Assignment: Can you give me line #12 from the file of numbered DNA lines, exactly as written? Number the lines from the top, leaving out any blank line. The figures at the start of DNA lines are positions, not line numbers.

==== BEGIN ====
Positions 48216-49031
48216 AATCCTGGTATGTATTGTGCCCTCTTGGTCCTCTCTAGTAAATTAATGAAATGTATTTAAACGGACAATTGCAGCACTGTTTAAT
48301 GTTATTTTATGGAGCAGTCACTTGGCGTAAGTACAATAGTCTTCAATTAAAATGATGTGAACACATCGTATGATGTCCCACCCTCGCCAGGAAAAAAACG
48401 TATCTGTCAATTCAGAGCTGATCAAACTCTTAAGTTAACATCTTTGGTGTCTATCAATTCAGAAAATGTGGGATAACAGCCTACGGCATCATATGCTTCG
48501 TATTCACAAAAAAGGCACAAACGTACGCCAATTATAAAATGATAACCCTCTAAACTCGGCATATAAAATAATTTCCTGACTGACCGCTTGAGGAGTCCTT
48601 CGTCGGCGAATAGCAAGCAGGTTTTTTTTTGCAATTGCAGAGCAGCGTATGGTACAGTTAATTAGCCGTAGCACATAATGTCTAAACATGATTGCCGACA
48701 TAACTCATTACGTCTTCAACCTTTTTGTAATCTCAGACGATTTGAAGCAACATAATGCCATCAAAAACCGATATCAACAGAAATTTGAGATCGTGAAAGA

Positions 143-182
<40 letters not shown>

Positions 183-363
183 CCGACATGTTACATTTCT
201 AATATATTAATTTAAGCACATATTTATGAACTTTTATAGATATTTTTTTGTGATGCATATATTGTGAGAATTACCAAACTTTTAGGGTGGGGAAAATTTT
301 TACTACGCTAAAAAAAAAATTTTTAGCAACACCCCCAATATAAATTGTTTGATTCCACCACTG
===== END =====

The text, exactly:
201 AATATATTAATTTAAGCACATATTTATGAACTTTTATAGATATTTTTTTGTGATGCATATATTGTGAGAATTACCAAACTTTTAGGGTGGGGAAAATTTT